Perils of “the Pill”

The oral contraceptive pill (birth control pill) was originally introduced to the public in the 1960’s as a way to prevent female fertility.  Since that time, the amount of women using the birth control pill has significantly increased to an estimated 100 million around the world.

Natural Menstruation

The menstrual cycle naturally occurs by fluctuations in estrogen and progesterone.  Estrogen levels rise in the first half of a woman’s cycle to prepare ovarian follicles to release an egg and to thicken the uterine lining.  High levels of estrogen prevent the release of another hormone called luteinizing hormone (LH).  Mid-cycle, when the egg is matured, estrogen levels rise even higher reversing its inhibitory effect causing LH to be produced in large amounts.  This LH surge is responsible for the release of the egg, known as ovulation. The second half of the cycle is then marked by rises in progesterone, which helps to create a uterine environment suitable for implantation.  If fertilization and implantation, as in pregnancy, do not occur, estrogen and progesterone levels decline and menstruation occurs.

Birth Control Pill

Birth control pills work by keeping estrogen levels at a sufficiently high amount to prevent the surge of LH and thus ovulation.  If ovulation is prevented, a mature egg is not released and pregnancy cannot occur.  The pill also prevents pregnancy by making the uterine lining inhospitable to a fertilized egg, limiting the sperm’s ability to fertilize the egg and thickening the cervical mucus to hinder sperm movement.

 

Misconceptions About “the Pill”

The Pill Balances Your Hormones

The birth control pill/patch is often prescribed for hormonal issues; however, it does not balance hormones.  Other factors are the cause of hormonal imbalance and they must be investigated.  Birth control pill/patch use promotes a continually high level of estrogen.  Some pills are designed to allow a period only 4 times a year or to be taken continually, which eliminates the period for years at a time, without a break from the estrogen blast.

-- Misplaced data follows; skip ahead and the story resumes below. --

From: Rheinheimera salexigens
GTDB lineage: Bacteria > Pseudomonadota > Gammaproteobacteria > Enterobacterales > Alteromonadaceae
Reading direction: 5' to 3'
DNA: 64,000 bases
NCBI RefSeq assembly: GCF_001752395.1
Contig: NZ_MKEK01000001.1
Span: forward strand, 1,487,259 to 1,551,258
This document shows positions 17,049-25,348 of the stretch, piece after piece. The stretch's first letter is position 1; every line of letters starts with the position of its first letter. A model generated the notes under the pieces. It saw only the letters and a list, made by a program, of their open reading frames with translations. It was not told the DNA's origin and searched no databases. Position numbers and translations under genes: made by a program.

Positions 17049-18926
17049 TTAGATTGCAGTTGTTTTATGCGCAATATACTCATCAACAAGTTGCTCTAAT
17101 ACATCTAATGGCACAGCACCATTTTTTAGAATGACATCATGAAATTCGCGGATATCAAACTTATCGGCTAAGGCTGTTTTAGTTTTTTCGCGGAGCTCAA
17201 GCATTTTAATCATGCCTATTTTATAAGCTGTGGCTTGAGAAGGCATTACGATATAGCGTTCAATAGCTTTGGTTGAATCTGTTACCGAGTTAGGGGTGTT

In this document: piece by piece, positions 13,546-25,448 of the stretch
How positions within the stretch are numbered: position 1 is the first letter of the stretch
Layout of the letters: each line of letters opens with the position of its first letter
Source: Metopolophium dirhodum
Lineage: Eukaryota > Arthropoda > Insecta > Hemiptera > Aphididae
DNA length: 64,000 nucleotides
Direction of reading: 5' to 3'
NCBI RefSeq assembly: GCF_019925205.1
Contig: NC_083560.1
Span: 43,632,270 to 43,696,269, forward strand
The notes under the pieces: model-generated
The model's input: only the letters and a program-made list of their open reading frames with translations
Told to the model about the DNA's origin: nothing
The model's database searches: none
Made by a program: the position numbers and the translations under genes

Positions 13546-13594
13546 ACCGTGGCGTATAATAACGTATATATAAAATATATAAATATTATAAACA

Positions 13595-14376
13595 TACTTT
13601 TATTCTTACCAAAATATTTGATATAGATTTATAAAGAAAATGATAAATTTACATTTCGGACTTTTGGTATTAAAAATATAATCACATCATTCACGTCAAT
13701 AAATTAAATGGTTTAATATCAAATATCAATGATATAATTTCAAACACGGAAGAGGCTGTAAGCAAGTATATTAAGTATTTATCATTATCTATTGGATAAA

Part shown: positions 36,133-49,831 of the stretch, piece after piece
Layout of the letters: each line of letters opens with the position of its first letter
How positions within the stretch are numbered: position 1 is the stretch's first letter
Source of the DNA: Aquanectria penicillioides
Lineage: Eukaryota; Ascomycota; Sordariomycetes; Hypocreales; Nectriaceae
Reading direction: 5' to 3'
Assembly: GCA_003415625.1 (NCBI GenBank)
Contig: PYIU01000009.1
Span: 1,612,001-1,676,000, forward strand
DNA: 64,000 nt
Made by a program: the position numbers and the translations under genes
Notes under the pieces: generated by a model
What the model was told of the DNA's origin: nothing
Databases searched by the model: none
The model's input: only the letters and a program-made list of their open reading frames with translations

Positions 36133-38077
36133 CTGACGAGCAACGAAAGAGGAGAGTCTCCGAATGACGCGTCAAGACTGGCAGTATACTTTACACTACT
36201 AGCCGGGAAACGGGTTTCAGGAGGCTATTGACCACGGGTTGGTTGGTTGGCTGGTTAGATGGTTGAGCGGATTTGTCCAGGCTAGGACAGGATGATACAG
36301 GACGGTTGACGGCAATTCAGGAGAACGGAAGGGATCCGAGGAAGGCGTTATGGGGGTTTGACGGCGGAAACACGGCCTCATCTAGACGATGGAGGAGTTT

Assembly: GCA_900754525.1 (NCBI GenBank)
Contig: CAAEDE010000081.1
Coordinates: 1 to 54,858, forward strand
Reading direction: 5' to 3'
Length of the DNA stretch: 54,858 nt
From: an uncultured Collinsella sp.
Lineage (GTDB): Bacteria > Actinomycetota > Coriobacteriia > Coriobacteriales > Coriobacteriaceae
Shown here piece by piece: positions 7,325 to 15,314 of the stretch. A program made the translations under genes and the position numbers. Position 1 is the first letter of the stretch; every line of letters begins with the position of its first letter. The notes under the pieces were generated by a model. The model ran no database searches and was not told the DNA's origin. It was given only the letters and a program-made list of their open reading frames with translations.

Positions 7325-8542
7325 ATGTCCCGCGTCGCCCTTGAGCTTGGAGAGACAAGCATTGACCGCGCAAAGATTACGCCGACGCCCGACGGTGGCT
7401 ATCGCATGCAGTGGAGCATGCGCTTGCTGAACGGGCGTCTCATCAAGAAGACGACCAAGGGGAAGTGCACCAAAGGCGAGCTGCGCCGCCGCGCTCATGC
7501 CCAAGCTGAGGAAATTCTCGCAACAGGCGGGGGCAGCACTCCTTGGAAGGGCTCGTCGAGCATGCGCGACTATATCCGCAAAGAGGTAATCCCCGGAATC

When the body is under estrogen dominance, as seen when estrogen levels remain high without being balanced by progesterone, the following effects are seen:

  • Breast tenderness
  • Nausea
  • Irregular bleeding or spotting
  • Fertility concerns
  • Weight gain
  • Mood changes
  • Increased risk of breast cancer
  • Increased risk of blood clotting, heart attack and stroke
  • Migraines
  • Increased blood pressure
  • Gall bladder disease
  • Benign liver tumors

 

The Pill Makes Your Period Return

Some women experience a cessation in their period for various reasons and the pill is prescribed to “regulate” it.  Taking the pill only appears to regulate the menstrual cycle.  Withdrawal bleeding occurs during the week break from the active pills or sugar pills, simulating the average period (28 days).  The only reason one bleeds during this break is due to the drastic decrease in estrogen levels, causing the uterine lining to shed.  Birth control pills suppress the normal cycle. The hormonal events while taking the pill are significantly different compared to the natural ovulatory cycle, as ovulation does not actually occur.

 

There are no Long-Term Effects from Taking the Pill

In addition to the risk factors caused by estrogen dominance as listed above, taking the birth control pill depletes several nutrients.  Oral contraceptive pills deplete all B-vitamins, magnesium, selenium, zinc, tyrosine and coenzyme Q10.  Without these nutrients, ailments such as depression, low libido, lack of energy, focus/concentration and insomnia can result.  It is recommend that women who are taking oral contraceptives also take a high-potency multi-vitamin as well as additional B-vitamins to prevent nutrient deficiencies and promote optimal health.

It is important to understand how oral contraceptive pills function in the body.  Being aware of the nutrient deficiencies can aid in preventing the effects of long-term oral contraceptive use.  Understanding the effects and taking a proactive approach can help you be healthier and feel better.

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